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  1. #1
    Join Date
    Oct 2006
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    Ready to Hire Your First Employee?

    Check out these tips on hiring by Ellen Rohr, and let us know in the comments if you've used any of these strategies and if they've worked for your company. Do you have any hiring strategies of your own that you've had success with?

    Perhaps you’ve been thinking about adding a new team member. Maybe your first?
    If you want to grow your company, or buy a bit of “time off,” bringing on a team member can be a great move. Here are a few tips for hiring an employee, and for creating a winning experience for both of you!

    • Start pricing Now for a future hire. Update your budget and add the employee’s salary. Add other related costs like uniforms and insurance, or maybe a truck. Some employees are revenue generating, like a Service Tech or a Salesperson. That can be a good approach to your first hire, so that you can recoup their costs with additional sales. Or, you might hire an admin person, who can free you up to do more sales, as they handle office duties.
    • Put your organizational chart together. Your name will still be in most of the positions, however, one or two or more “boxes” could be delegated. Nice!
    • Create a first-draft position description for each position you would like the new person to assume. The position description is a list of responsibilities. “Here’s what you are to do!” The manuals for each Position are how to do each responsibility. The new hire can help you write the manual for their position.
    • Part-time works fine! No need to commit to a full-time employee right away. Expand their time as they successfully accomplish your first assignments and responsibilities.
    • Recruit nice people. Ask people you know to spread the word that you are looking. Ask at church or at kid functions, where you see friends and other business owner/parents. Check out online recruiting services, like or If your Position is flexible, consider college kids, or parents who want to spend time at home, and work around school time. Look for willing and basically capable people…and hire someone whom you can train. Don’t look for Superman or Superwoman.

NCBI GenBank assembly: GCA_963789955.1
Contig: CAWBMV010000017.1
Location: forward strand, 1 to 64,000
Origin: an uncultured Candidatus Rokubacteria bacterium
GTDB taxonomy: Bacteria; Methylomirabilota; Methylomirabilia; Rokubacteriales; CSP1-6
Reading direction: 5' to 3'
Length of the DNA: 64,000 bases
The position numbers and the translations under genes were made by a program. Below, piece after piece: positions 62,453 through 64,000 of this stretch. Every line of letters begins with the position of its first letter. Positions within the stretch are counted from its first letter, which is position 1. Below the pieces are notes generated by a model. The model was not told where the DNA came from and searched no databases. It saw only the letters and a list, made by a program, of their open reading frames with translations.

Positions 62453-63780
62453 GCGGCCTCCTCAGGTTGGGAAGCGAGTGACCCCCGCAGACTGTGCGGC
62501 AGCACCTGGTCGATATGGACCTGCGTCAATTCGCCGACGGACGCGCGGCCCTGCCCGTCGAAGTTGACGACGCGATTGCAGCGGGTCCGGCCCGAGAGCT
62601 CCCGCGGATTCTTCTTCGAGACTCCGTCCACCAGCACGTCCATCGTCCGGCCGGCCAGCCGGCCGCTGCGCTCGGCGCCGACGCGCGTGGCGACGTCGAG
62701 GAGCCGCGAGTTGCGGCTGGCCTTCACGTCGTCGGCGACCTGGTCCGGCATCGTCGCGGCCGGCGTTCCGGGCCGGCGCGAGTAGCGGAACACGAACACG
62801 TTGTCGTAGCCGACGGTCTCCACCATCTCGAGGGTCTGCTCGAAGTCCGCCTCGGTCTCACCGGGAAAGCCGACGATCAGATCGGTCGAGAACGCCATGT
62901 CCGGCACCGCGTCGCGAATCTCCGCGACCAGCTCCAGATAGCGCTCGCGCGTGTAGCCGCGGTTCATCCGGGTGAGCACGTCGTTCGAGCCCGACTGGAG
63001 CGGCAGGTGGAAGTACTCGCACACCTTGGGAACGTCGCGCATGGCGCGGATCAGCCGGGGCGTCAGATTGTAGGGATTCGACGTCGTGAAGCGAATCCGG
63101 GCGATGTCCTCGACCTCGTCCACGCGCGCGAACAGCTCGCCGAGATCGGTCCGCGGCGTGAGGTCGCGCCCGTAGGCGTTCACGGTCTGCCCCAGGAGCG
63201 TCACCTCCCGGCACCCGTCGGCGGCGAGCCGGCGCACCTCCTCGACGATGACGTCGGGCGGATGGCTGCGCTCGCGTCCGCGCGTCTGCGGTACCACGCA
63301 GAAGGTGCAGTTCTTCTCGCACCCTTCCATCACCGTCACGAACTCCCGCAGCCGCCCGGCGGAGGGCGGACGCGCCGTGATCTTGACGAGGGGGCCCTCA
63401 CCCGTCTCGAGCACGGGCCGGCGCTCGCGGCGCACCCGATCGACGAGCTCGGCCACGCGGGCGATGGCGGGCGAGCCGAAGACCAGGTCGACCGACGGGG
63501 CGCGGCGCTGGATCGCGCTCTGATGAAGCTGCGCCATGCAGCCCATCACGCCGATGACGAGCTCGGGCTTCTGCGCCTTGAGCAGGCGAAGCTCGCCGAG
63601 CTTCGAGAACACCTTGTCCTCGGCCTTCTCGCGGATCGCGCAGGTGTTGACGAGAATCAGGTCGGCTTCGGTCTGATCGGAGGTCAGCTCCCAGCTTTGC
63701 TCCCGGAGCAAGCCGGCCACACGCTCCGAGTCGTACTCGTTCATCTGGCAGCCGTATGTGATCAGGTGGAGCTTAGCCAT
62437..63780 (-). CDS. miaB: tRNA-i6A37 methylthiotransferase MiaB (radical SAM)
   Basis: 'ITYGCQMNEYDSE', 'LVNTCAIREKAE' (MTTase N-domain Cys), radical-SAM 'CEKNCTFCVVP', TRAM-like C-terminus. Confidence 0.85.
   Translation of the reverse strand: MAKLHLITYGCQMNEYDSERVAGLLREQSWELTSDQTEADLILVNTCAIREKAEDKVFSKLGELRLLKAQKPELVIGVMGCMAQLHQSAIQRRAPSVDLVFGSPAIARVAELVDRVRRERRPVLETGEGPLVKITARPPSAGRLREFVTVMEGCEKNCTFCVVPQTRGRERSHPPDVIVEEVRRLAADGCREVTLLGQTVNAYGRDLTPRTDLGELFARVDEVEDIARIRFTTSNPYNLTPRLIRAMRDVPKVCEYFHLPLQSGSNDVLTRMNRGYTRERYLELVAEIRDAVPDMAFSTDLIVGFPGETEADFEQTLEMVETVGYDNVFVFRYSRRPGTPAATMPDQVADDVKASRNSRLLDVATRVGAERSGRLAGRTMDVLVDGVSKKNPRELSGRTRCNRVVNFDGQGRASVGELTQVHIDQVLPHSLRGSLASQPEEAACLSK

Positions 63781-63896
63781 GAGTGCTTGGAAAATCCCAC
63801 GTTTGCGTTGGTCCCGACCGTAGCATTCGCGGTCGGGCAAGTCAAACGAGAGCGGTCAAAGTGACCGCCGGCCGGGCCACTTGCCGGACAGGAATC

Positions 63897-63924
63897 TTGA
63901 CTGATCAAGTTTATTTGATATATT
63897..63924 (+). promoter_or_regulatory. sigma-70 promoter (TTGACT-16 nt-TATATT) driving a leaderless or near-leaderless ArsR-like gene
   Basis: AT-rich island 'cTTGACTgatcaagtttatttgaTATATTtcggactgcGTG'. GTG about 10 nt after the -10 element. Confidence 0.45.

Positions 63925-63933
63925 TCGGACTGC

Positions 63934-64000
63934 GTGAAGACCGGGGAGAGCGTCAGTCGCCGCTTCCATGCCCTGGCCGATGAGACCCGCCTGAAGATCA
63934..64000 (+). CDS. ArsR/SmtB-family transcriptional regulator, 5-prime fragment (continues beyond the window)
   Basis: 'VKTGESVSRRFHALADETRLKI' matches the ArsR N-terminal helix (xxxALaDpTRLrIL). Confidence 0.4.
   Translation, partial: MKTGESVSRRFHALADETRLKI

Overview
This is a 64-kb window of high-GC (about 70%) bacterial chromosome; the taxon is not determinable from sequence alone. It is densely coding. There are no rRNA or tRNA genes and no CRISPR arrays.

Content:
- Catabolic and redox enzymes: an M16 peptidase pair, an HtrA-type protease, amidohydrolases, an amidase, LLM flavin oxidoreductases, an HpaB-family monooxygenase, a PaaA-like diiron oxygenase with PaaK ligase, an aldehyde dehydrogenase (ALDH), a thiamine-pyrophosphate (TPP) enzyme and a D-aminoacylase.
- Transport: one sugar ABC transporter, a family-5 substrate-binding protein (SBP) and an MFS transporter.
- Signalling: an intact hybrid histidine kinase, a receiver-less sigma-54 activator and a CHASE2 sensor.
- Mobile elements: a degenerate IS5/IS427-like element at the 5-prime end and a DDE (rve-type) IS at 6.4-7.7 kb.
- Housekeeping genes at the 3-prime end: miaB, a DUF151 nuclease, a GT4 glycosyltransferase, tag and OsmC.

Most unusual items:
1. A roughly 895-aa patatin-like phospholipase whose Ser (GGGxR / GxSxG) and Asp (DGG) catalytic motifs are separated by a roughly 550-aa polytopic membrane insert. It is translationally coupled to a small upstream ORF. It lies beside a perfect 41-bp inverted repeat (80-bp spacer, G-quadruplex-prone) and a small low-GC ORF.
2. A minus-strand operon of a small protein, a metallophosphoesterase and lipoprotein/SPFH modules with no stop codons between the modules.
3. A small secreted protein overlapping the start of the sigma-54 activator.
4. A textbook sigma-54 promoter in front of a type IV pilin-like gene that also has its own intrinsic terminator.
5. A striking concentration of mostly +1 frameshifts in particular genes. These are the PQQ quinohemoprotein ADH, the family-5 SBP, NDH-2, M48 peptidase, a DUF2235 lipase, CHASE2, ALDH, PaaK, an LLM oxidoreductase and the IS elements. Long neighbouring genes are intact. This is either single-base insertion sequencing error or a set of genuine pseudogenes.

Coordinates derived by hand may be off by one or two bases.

• Do a Gut Check. As you interview to hire, ask yourself, “Is this someone I could pass in the office or speak to on the phone and not want to avoid?” Don’t hire anyone who just doesn’t feel right. That said, leave your prejudices at the door. You may or may not know right off the bat if someone will work out. So…
    • Hire for a test drive period. 60 days is plenty. Spend time together…review your Business Plan, including the Org Chart and Position Descriptions. Start writing Procedures together. Let them figure out a problem or two.
    • Be upfront that you will make sure you are a good fit for each other during these first 60 days of employment. If it doesn’t work out, you will both be fine. After 60 days, you should know. Spend enough time together so that you do. Don’t abandon them on Day One.
    • Don’t hesitate to LOVE. Whether or not you decide to work together, there is always room for more love in this world. You can be friends. You can be the boss. You don’t have to turn into Julius Dithers (Dagwood Bumstead’s boss!) You can be kind and figure out the responsibilities and the Org Chart and the business together.

    There’s more to the recruiting, hiring and training processes. These tips can get you started. Let me know how you are doing expanding your team!

    Ellen Rohr, president of ZOOM DRAIN, a drain & sewer franchising company. She’s the author of four business books, including “Where Did the Money Go?” – accounting basics, and "The Weekend Biz Plan.” Ellen’s a member of the EGIA faculty, sharing her snappy, helpful, and usually irreverent insights on business planning and financial clean-up.

    EGIA Contractor University has assembled the most experienced and dynamic faculty ever put together. Faculty members have personally built some of the most successful contracting companies in America. During Contractor Leadership Live, Ellen will be leading an Exclusive Workshop, Tuesday, Sept. 12, From 1:00 pm – 4:00 pm. This Exclusive Workshop is only available to the first 500 Contractors who register for the All-Access pass. Visit Contracting Business for more information and to learn about the Contractor Leadership Live event. Reach Ellen at

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  3. #2
    Join Date
    Jul 2002
    Yuma, AZ
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    Good, sound advice. Ultimately, nice is more important than skill and experience. Ignorance is curable.

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